Helping You Find Full Text Journal Articles

Search Results:

Author: Marielle C Dekker (12)


Feb
2018

Good parenting strategies can shape children's neurocognitive development, yet little is known about the nature of this relation in school-aged children and whether this association shifts with age. We aimed to investigate the relation between parenting strategies observed during a home visit and children's performance-based attentional control and executive functioning (N=98, aged 4-8years). Linear and curvilinear regression analyses showed that children of parents who were more supportive, were less intrusive, and asked more open-ended questions displayed better inhibitory control.

View Full Text PDF Listings View primary source full text article PDFs.

Dec
1969

Very little is known about the relative influence of cognitive performance-based executive functioning (EF) measures and behavioral EF ratings in explaining differences in children's school achievement. This study examined the shared and unique influence of these different EF measures on math and spelling outcome for a sample of 84 first and second graders. Parents and teachers completed the Behavior Rating Inventory of Executive Function (BRIEF), and children were tested with computer-based performance tests from the Amsterdam Neuropsychological Tasks (ANT).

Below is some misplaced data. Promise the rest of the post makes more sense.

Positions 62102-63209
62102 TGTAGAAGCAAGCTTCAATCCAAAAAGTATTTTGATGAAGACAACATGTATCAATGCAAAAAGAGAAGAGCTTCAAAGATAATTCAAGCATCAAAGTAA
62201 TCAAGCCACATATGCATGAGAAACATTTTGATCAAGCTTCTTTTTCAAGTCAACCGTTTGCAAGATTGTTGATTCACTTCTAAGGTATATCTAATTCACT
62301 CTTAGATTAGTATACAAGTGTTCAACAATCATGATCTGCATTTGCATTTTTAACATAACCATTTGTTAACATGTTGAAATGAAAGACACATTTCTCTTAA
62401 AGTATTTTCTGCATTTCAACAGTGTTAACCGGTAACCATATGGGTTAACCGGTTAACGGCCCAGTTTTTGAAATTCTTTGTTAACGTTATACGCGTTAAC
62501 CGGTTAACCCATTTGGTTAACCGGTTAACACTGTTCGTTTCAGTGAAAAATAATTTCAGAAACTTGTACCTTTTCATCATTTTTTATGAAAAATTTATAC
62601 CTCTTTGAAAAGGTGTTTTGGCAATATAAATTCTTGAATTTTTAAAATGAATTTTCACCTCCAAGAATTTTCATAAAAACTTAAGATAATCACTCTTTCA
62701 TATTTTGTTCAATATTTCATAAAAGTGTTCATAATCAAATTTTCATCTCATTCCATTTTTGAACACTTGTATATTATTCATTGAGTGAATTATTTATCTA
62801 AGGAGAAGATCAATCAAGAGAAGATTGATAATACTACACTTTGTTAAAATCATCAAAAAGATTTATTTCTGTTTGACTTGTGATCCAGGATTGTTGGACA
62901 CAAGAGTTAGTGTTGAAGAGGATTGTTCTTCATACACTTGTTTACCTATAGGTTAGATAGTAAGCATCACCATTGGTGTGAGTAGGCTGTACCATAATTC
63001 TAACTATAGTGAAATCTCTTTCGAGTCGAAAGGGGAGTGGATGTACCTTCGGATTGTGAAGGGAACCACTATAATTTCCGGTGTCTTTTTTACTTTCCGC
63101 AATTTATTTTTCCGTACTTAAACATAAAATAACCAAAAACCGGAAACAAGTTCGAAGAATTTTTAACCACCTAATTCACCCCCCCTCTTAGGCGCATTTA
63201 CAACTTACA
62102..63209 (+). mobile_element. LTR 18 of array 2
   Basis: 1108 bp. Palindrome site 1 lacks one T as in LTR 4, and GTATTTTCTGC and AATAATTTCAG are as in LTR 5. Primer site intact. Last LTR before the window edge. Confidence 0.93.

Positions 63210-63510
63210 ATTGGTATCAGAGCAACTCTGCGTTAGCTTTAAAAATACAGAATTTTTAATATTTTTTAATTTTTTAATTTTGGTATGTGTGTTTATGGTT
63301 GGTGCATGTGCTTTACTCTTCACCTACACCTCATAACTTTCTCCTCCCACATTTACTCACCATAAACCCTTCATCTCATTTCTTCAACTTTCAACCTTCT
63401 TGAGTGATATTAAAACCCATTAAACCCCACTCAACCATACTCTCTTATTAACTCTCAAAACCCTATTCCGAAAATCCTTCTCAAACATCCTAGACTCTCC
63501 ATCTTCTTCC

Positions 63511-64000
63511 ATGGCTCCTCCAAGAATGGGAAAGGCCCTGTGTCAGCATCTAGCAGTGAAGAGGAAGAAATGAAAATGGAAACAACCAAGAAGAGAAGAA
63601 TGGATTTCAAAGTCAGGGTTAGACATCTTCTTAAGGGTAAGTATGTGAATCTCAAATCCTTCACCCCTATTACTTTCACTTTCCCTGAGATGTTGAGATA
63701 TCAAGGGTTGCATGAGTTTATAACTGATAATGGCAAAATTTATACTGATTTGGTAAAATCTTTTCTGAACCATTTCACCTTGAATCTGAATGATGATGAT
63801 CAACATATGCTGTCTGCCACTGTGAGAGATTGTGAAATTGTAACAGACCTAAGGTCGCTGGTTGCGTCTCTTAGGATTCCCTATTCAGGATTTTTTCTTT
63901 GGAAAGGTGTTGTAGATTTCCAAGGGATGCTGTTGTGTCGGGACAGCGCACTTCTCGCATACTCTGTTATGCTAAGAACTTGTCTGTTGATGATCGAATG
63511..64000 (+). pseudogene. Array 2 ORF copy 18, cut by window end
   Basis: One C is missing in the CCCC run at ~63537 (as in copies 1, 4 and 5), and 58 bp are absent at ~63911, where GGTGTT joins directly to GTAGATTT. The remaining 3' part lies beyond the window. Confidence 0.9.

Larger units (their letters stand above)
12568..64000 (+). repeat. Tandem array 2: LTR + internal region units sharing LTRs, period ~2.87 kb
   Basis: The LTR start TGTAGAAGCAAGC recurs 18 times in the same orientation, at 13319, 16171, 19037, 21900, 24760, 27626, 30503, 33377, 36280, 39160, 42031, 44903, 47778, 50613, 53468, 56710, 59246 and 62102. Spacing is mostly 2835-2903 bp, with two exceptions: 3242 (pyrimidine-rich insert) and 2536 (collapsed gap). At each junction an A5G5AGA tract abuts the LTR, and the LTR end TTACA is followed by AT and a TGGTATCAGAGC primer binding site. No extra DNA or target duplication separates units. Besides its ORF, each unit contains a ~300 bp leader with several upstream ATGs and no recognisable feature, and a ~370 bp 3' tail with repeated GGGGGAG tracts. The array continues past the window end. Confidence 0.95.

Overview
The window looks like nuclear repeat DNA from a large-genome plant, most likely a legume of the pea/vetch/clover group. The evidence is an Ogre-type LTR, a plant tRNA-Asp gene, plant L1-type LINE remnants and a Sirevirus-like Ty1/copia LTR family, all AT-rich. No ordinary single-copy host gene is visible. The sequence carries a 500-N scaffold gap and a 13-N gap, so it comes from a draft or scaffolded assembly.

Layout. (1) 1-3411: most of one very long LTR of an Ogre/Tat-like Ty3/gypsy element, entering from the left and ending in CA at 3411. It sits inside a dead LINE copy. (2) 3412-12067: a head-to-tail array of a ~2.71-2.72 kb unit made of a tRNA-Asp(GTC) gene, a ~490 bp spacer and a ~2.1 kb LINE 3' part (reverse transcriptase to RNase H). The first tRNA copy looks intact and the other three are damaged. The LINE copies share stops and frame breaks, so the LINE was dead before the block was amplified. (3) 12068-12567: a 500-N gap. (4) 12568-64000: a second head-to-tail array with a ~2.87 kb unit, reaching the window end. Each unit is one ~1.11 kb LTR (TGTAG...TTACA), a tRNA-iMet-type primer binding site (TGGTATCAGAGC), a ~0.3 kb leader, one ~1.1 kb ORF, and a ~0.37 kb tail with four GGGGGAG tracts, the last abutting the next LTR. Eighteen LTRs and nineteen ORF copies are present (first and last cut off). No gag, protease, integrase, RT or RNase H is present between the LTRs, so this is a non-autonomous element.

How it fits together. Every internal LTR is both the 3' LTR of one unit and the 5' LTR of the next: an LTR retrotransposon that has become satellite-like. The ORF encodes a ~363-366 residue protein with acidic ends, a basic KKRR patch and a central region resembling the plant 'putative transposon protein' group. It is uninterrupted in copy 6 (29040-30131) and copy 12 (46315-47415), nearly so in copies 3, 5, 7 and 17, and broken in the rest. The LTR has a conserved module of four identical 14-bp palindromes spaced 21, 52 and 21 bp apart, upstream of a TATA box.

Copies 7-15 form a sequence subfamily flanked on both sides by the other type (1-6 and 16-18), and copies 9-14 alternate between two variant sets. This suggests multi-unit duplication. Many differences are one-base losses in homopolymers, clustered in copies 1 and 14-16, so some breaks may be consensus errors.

View Full Text PDF Listings View primary source full text article PDFs.

Jul
2007

Limited information is available on gender differences and young-adult poor outcome in children and adolescents following distinct developmental trajectories of depressive symptoms.
Parent information on depressive symptoms of 4- to 18-year-olds from an ongoing Dutch community-based longitudinal multiple-cohort study (N = 2,076) was used to estimate trajectories from semi-parametric mixture models. The identified trajectories were used to predict depressive problems, general mental health problems, referral to mental health care, and educational attainment in young adulthood.

View Full Text PDF Listings View primary source full text article PDFs.

May
2007

Six types of antisocial and delinquent behaviors (e.g., property destruction and authority avoidance) were assessed in 526 youths (11 to 24 years of age) with mild to borderline intellectual disabilities and 1,030 11- to 18-year-olds without intellectual disabilities.

View Full Text PDF Listings View primary source full text article PDFs.

May
2007

We aimed to describe similarities and differences in the developmental course of psychopathology between children with and without intellectual disabilities (ID).
Multilevel growth curve analysis was used to analyse the developmental course of psychopathology, using the Child Behavior Checklist (CBCL), in two longitudinal multiple-birth-cohort samples of 6- to 18-year-old children with ID (N = 978) and without ID (N = 2,047) using three repeated measurements across a 6-year period.
Children with ID showed a higher level of problem behaviours across all ages compared to children without ID.

View Full Text PDF Listings View primary source full text article PDFs.

Jan
2007